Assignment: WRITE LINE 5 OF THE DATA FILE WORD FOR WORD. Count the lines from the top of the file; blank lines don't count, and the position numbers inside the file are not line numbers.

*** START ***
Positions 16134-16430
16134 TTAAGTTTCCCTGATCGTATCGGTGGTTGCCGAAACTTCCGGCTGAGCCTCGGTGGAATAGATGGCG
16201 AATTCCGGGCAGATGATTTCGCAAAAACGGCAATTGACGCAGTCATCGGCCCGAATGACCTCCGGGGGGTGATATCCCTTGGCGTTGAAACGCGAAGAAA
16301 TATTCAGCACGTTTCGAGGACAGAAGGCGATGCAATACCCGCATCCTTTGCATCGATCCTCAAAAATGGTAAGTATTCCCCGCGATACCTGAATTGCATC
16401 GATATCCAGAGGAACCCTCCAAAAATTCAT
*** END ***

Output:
16401 GATATCCAGAGGAACCCTCCAAAAATTCAT